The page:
It’s a well known saying that mistakes make the best teachers. When it comes to buying your first home, does the saying still apply? We’re pretty sure there are other ways to learn without giving up a considerable portion of your savings and time paying for the mistakes. If you’re a first time home buyer, you should know that securing your dream home is possible without stress or any heartache of realising you may have made mistakes with finance which may cost you a lot more money.
Common Mistakes First Time Australian Home Buyers Make
Ideally, when securing home loans in Australia, a first time buyer should get pre-approval to better gauge their purchasing capability. While this is a best practice, you need to ensure that the bank you are dealing with is fully assessing your application for a pre-approval.
Why is this necessary?
With increasing home loan volumes, many lenders are not fully assessing applications. This means as a borrower, when you buy a property, you may be in for an unpleasant surprise.
You may not want to get pre-approved for something you may not qualify for using calculator inputs.
Many banks do not deploy assessment of your pre-approval application and it is often purely based off your credit score.
How do you know your bank is fully assessing your application for pre-approval?
Saving and Making the Largest Possible Deposit
Banks traditionally require a 20% deposit plus Government fees for home loans. With soaring property prices saving for example $120,000 for a $600,000 purchase can be challenging and may take time. Property prices and cost of living are forever increasing, and having a 20% deposit available may prove to be a challenging task.
If you’re a first time home buyer asking, how much deposit do I need for a home loan? You’d be surprised to know that you can actually get away with just placing 8-10% for your deposit. There are even lenders who can go as low as 5% in deposit, you may also have to pay Lenders Mortgage Insurance which will protect the bank from loss should you default on your home loan.
But isn’t a lower deposit going to make my future payments higher?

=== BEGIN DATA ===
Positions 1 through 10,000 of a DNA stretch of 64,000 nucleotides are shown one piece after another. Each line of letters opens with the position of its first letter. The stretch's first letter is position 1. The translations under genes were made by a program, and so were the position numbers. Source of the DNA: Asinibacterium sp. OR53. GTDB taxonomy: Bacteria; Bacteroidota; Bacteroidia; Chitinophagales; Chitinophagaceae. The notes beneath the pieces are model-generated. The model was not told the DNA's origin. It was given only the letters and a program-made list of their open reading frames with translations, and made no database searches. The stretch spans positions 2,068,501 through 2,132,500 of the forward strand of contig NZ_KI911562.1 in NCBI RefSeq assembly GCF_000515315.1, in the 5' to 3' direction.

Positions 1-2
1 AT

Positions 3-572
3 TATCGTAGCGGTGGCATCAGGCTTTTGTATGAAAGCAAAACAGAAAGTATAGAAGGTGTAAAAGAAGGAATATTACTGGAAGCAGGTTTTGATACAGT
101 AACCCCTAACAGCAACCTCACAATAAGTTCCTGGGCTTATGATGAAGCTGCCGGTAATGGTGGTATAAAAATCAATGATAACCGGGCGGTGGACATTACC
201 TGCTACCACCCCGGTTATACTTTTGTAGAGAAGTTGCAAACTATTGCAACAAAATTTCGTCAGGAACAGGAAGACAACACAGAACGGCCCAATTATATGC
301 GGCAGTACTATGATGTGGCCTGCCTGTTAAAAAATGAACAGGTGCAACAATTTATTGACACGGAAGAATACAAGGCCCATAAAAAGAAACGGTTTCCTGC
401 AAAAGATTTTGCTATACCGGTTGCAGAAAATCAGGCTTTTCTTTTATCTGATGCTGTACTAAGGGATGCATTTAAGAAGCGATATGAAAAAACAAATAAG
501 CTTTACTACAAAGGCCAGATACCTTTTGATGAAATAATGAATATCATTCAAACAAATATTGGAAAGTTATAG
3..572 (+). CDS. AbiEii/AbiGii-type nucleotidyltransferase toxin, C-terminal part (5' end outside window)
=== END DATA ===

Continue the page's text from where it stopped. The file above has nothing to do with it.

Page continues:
Yes, but given the rising property prices saving 20% may be a challenge. You’re in the market for your dream property. Would you rather let a good property go because you don’t have 20% on hand, or purchase with a smaller deposit?
Ultimately, your financial capacity should dictate the decisions you will make. Whatever it is, just make sure you don’t let a good opportunity go for a slight difference in deposit amounts. This is where your independent mortgage broker can help.
Delaying Purchase Until You Have Genuine Savings
Genuine savings refers to the money that you have saved over a period of time. Banks use genuine savings as a proxy to determine if you are a borrower they wish to lend to. Generally, financial institutions want to see if you can hold around 5% of the property purchase price in your account for at least 3 months.
But what if you don’t have genuine savings? Does that mean you can’t get the property of your dreams? No.
There are several options you can focus on. You can ensure you have a strong and consistent rental history. A strong rental history (at least 6-12 months), can mitigate the need for genuine savings. If you have a 10% deposit plus Government fees then a number of banks do not have a genuine savings requirement.
Is Rent Money Wasted Money?
One of the most popular first time home buyer tips and advice that pushes them to make a purchase as soon as possible is the saying that rent money is dead money. This often is a controversial topic as it depends on your lifestyle needs and the type of property you are buying.